As House District 91 heads to the May runoff, a candidate forum on Wednesday hosted by the Fort Worth Republican Women allowed for a conversation on issues important to the grassroots, with child gender mutilation taking center stage.

Incumbent State Rep. Stephanie Klick (R–Fort Worth) faces David Lowe in May after constituents voiced their disapproval with Klick’s record—particularly her alleged lack of support for prohibiting child gender mutilation.

Ending child gender mutilation is a Republican priority with the ballot proposition—supported by more than 92 percent of Texas Republican voters—stating, “Texas should ban chemical castration, puberty blockers, cross-sex hormones, and genital mutilation surgery on all minor children for sex transition purposes.”

The issue gained notoriety following the case of Dallas-area boy James Younger, whose mother told him that he is a girl and wanted—against his father’s wishes—to force him to take puberty blockers and cross-sex hormones and eventually be castrated.

As chairwoman of the House Committee on Public Health, Klick heard several bills relating to outlawing child gender mutilation. However, accusations from grassroots activists claim that Klick worked to kill bills relating to halting child gender mutilation, with several bills addressing the issue being blocked or slow-walked out of the committee in time to be killed by the clock.

Klick acknowledged that some of the bills referred to her committee were indeed killed, but she says House Bill 1399 was in fact passed from the committee, calling it “the strongest bill addressing this issue.”

“It was the better bill. It actually codified these provisions in the occupations code as a prohibited practice, which then involves not just doctors, but nurses and other professionals that are involved in this type of care,” said Klick.

Some of the other bills sought to label child gender mutilation as child abuse, which Klick’s opponent, David Lowe, supports.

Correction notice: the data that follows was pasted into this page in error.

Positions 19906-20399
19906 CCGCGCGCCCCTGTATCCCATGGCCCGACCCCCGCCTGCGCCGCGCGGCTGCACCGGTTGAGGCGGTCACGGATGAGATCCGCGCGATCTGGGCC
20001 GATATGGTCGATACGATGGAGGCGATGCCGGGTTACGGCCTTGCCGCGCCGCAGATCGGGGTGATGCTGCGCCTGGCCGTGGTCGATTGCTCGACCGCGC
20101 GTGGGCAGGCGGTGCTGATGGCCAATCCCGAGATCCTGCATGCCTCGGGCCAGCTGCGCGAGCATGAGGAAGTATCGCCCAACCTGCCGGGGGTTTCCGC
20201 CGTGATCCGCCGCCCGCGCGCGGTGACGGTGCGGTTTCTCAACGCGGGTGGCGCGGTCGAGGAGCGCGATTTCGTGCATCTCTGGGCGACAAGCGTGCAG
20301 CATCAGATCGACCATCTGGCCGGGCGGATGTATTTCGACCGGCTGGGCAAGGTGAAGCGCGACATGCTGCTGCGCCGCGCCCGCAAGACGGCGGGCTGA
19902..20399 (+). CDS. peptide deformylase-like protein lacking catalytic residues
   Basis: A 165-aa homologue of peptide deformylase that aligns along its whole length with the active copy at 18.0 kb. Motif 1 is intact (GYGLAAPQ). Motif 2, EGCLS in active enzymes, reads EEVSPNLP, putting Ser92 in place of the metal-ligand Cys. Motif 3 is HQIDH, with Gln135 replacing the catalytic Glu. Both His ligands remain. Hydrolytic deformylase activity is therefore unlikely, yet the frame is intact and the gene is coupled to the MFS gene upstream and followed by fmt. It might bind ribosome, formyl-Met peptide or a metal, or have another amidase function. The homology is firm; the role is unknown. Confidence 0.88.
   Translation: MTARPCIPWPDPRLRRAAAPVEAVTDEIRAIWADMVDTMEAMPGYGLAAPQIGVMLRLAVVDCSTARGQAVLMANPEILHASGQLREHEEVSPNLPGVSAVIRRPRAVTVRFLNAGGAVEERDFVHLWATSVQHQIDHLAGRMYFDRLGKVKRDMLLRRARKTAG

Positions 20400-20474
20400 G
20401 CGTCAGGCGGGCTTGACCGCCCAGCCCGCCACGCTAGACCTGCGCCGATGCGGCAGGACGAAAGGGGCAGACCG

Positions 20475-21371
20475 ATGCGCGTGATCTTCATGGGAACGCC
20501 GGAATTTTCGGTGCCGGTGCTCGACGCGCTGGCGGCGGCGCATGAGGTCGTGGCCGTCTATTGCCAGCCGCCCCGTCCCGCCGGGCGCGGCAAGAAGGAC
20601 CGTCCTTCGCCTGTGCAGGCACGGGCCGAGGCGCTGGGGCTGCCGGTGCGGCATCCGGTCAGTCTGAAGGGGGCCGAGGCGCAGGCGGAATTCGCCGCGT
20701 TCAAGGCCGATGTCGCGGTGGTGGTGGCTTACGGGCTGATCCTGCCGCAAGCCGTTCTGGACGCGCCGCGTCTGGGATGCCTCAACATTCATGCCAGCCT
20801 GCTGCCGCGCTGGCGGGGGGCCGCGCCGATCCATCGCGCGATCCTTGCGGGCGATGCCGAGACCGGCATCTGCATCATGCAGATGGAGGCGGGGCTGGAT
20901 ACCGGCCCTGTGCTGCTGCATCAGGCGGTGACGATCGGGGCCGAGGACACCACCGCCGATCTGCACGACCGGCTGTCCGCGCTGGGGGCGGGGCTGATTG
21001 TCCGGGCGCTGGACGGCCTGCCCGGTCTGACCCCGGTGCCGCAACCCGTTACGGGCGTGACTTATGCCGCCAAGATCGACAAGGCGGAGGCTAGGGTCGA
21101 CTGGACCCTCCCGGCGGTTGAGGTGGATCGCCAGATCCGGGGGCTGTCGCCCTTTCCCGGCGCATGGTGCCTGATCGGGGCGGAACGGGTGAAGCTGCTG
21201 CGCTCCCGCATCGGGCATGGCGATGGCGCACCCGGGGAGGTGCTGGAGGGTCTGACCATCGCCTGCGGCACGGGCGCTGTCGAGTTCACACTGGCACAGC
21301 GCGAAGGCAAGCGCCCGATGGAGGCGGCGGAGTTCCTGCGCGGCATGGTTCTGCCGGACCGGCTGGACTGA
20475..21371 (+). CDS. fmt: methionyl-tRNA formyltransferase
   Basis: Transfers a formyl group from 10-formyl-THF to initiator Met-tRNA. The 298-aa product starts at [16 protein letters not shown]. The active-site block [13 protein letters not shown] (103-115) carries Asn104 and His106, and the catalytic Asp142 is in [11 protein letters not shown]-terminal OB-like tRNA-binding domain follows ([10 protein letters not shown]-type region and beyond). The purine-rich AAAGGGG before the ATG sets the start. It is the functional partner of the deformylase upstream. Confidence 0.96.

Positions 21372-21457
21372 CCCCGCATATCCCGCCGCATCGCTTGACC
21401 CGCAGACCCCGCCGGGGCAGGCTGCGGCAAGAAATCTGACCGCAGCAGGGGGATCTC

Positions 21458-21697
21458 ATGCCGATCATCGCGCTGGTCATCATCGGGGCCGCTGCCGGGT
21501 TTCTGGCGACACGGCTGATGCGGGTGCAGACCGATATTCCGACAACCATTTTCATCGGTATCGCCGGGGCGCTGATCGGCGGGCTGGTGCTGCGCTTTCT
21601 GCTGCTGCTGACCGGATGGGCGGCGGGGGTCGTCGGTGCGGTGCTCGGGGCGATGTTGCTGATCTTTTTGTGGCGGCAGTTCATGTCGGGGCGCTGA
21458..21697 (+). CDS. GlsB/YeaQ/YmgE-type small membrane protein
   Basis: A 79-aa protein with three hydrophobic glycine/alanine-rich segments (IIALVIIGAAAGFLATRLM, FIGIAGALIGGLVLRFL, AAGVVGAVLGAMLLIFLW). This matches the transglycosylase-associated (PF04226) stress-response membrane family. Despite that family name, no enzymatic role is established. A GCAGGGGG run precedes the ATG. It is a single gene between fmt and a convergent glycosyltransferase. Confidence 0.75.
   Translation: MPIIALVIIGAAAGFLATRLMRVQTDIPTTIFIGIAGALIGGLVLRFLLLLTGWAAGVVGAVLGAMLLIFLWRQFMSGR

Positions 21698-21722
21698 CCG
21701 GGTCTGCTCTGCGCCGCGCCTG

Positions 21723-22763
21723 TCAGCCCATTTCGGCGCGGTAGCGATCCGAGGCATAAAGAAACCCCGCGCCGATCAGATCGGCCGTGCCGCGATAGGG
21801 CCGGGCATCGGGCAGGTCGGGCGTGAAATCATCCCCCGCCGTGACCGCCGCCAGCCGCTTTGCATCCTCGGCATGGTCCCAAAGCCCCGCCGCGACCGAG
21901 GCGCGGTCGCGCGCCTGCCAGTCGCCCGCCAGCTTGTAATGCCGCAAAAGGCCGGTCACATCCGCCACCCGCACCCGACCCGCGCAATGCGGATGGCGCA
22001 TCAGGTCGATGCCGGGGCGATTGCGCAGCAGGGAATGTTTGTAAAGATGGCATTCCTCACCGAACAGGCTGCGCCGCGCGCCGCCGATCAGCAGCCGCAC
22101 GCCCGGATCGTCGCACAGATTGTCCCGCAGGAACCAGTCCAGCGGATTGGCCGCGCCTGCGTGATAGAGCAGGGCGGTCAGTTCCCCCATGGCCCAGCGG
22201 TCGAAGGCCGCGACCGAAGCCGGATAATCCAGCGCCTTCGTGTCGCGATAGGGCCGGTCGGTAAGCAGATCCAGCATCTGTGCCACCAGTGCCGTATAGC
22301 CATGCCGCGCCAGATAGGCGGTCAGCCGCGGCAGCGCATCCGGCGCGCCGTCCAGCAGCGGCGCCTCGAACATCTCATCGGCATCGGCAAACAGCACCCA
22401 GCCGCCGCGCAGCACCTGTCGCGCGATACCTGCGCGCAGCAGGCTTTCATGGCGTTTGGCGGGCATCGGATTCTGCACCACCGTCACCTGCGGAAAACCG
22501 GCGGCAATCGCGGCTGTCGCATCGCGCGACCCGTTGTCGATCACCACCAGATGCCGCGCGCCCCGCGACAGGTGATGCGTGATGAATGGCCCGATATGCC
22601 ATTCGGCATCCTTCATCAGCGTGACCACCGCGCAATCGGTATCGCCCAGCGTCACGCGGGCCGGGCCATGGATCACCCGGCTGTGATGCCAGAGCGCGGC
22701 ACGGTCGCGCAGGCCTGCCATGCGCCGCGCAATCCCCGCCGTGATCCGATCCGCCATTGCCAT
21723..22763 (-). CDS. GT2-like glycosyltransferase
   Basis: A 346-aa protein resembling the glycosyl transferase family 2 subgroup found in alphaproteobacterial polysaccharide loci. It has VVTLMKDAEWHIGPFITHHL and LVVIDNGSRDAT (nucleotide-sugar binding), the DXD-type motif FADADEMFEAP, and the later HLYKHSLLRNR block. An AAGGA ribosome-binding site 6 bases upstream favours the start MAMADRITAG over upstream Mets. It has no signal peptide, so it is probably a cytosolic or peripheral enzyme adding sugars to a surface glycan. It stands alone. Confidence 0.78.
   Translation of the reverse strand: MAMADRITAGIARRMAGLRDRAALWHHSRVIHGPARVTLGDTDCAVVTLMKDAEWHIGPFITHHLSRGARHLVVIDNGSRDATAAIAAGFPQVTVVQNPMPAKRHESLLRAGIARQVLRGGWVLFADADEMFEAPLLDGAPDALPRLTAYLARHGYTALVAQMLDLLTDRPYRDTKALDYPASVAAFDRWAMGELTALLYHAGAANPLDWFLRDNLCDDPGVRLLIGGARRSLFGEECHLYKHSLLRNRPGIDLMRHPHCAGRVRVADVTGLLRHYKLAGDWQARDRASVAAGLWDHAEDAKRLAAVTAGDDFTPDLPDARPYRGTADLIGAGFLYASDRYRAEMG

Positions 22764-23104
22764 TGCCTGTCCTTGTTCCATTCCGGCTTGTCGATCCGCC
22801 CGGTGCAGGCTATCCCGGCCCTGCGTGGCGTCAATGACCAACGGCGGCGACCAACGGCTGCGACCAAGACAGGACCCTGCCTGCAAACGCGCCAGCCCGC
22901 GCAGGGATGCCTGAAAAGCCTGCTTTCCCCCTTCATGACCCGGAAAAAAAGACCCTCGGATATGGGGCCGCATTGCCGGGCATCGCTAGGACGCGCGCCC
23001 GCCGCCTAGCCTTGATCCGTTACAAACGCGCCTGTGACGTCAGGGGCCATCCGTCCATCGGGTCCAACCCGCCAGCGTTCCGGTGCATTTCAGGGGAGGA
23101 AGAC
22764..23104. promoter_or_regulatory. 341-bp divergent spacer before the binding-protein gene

However, Klick claims that “the bills that [labels child gender mutilation as child abuse] deal with CPS; you still have a court and a [district attorney] involved. We’ve got DAs around the state who’ve already said that they’re not going to prosecute these cases. So, we will essentially get the effect of not stopping the procedures.”

“If we as Republicans cannot stop this garbage, then what are we even doing here?” Lowe asked, championing support for labeling the practice as abuse. “I will fight for children,” he proclaimed.

Lowe also called Klick’s donation history into question, stating, “The Texas Nurses Association, who labeled her as a legislative champion, openly supports gender-affirming care. So, she also took money from AbbVie pharmaceuticals. They are the largest manufacturer of puberty blockers.”

Apart from their heated exchange over child gender mutilation, the candidates also discussed redistricting and abortion.

In the redistricting process, Tarrant County’s House District 92 went from a Republican seat to what will ultimately become a Democrat seat in November. Current HD 92 State Rep. Jeff Cason (R–Bedford) had previously accused Klick of punishing him for refusing to bow down to House leadership by redistricting him out and stripping the county of a Republican seat.

Klick refuted this accusation, saying Cason later apologized to her for the accusation and that she did not even access the redistricting software until maps had gone through committee. She claimed, “The reason why I did not do so is anybody that is involved in redistricting is probably going to spend the next 10 years in court doing depositions. I had plenty to do with my six committees that I’m on in the Legislature.”

Cason told Texas Scorecard that while he did at one point apologize for being quick to name Klick publicly, he was ultimately vindicated when she voted against maps to return a Republican seat to the county.

“It appeared my initial implication of Stephanie was premature … until after a face-to-face meeting with her, where she committed to supporting any map I came up with, as long as it kept her district at 60 percent Republican or above. And then she voted against that,” said Cason.

“After the dust settled, my suspicions were proved out that Stephanie was complicit.”

The 87th Texas Legislature did pass the Heartbeat Act—which prohibits abortions after a heartbeat is detected—and it passed through Klick’s Public Health Committee. Lowe acknowledged that win and wants to abolish abortion entirely, stating, “I will never apologize for trying to abolish abortion.”

Klick, however, said she took issue with bills to abolish abortion that she claimed could potentially subject women to the death penalty for aborting their children, a characterization Lowe disagreed with.

The runoff election is slated for May 24.

The full candidate forum can be viewed here.

Sydnie Henry

A born and bred Texan, Sydnie serves as the Managing Editor for Texas Scorecard. She graduated from Patrick Henry College with a B.A. in Government and is utilizing her research and writing skills to spread truth to Texans.